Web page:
After that, the 600 Zero S motorcycles that Saiki and his team of Scotts Valley builders will construct this year will be shipped around the world to commuters and motorcycle enthusiasts hungry to beat gas prices and lower their emissions.
“Sales are already going very strong,” Saiki said — 150 motorcycles have sold even before the first one has been shipped.
Interest in the Zero S is growing in London and Paris — two large cities with tight streets and major traffic issues.
London has plans to build 20,000 electrical plug-ins for vehicles by 2011, and France is offering subsidies to auto manufacturers that build electric vehicles.
After recent marketing visits to Paris, New York, London and Munich, Saiki came back to Scotts Valley enthusiastic about the interest he found.
“The Europeans are so crazy about this product,” Saiki said.
The Zero S is not a high-speed motorcycle. It only has a top speed of 60 mph, but its maneuverability and light weight make it ideal for a commuter in traffic, Saiki said.
In addition, the motorcycle continues to be nearly silent while costing less than 1 cent per mile in electricity.
In April, the company hosted a 24-hour endurance event and spent less than $100 on electricity to power 10 electric motorcycle teams through the entire race.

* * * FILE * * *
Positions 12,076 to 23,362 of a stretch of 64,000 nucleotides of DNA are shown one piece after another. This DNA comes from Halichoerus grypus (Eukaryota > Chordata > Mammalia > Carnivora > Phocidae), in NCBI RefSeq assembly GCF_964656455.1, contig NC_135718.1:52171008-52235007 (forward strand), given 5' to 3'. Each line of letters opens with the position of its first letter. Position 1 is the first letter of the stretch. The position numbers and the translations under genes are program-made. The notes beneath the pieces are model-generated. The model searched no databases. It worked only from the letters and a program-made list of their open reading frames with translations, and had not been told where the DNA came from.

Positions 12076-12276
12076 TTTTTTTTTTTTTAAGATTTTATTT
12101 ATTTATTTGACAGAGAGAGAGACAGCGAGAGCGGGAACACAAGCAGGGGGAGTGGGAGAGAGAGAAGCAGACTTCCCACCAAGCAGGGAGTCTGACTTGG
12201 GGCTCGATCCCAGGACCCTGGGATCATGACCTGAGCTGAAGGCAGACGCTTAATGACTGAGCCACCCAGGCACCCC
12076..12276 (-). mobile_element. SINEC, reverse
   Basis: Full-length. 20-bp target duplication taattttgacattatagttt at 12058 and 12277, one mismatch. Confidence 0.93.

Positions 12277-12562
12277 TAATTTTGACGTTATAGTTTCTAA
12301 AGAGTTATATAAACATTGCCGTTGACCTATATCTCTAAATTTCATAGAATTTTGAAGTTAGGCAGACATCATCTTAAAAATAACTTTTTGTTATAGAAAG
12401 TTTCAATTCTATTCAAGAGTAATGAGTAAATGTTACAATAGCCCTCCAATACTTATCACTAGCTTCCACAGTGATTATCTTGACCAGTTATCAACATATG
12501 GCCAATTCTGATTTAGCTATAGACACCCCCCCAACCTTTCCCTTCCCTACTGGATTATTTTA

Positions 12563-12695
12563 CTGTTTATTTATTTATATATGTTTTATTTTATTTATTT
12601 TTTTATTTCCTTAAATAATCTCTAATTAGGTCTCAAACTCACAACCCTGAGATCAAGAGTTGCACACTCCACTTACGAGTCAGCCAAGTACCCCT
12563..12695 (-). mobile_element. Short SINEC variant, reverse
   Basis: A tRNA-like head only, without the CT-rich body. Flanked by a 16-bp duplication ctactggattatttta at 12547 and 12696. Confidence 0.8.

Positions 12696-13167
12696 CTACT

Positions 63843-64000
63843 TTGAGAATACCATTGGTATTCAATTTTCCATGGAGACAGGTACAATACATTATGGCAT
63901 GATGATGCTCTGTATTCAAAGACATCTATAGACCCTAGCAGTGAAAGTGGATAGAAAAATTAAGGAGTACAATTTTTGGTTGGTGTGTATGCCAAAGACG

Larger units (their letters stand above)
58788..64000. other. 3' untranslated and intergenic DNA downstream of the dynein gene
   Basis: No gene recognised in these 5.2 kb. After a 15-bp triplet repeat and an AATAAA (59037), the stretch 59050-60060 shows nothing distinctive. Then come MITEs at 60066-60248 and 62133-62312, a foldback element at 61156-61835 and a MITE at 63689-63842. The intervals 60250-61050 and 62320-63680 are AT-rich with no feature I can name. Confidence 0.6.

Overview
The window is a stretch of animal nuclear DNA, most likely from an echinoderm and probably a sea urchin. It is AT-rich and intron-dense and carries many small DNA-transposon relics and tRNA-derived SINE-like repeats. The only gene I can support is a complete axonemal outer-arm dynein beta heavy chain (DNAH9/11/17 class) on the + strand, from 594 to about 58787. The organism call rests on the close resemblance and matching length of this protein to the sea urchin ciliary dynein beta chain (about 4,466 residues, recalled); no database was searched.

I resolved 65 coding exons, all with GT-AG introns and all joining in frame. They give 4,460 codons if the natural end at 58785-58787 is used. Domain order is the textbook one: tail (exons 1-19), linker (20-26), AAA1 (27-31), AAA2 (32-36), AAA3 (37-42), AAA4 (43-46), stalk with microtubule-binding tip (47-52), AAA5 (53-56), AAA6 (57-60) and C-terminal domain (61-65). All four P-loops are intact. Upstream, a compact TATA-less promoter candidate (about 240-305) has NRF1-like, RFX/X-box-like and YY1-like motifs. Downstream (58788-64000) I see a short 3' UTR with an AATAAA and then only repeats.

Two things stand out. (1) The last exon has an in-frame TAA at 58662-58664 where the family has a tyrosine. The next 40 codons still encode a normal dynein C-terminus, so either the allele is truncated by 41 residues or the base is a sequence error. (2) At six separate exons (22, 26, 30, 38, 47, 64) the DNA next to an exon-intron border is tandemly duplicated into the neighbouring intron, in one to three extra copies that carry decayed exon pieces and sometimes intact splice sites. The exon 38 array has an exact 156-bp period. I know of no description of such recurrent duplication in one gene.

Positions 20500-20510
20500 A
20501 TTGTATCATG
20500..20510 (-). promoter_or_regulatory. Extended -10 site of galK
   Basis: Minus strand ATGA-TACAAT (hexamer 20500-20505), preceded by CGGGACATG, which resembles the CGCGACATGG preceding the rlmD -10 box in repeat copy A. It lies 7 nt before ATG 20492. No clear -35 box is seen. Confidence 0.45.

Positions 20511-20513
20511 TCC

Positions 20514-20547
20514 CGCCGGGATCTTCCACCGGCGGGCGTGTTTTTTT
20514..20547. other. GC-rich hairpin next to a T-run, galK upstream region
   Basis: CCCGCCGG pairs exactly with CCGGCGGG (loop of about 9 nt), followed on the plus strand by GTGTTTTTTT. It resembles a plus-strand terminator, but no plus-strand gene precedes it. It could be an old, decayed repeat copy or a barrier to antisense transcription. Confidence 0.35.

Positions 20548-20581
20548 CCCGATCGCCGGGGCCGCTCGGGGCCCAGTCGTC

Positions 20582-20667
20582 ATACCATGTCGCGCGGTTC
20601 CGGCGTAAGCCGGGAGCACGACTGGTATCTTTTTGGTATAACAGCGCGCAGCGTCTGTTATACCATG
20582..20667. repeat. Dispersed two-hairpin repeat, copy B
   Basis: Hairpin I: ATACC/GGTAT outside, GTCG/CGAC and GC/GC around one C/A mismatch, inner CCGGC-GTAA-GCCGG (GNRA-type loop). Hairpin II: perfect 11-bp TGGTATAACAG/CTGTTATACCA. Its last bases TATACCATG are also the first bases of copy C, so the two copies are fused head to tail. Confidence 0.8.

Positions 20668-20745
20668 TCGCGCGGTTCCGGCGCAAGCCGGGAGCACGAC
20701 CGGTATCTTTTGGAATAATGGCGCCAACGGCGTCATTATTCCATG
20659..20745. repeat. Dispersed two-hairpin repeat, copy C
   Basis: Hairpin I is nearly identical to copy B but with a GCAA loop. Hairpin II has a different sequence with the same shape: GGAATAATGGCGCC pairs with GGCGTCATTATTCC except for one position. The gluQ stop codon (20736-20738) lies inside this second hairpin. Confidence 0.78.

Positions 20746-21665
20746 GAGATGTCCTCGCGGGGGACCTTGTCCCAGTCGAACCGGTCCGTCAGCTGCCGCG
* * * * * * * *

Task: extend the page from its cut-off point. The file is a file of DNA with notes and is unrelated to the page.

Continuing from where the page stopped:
The frame is constructed of aircraft-grade aluminum, and Saiki built a battery that provides 60 miles per charge and an easy plug-in system.
The Zero S has even qualified for a 10 percent rebate through the U.S. federal stimulus package, thanks to lobbying by the company.
The Zero S is a completely different design than its predecessor, the off-road Zero X. For example, it has street-legal tires, a new frame, brakes and suspension and a non-removable battery that’s twice the size. The X has a range of 30 miles, while the S can travel up to 60 miles on a single charge.
This month, the company announced the Zero MX, the second version of the off-road bike. The MX is built with an aggressive suspension package specifically for track riding and jumps, while the original X was built mainly for trail riding.
Zero has so far shirked the effects of the bad economy and might be the fastest-growing company in Scotts Valley.
Saiki has more than doubled his staff — from 20 in 2008 to 45 employees this year — and is quickly becoming known worldwide.
“People really want this electric motorcycle technology,” Saiki said.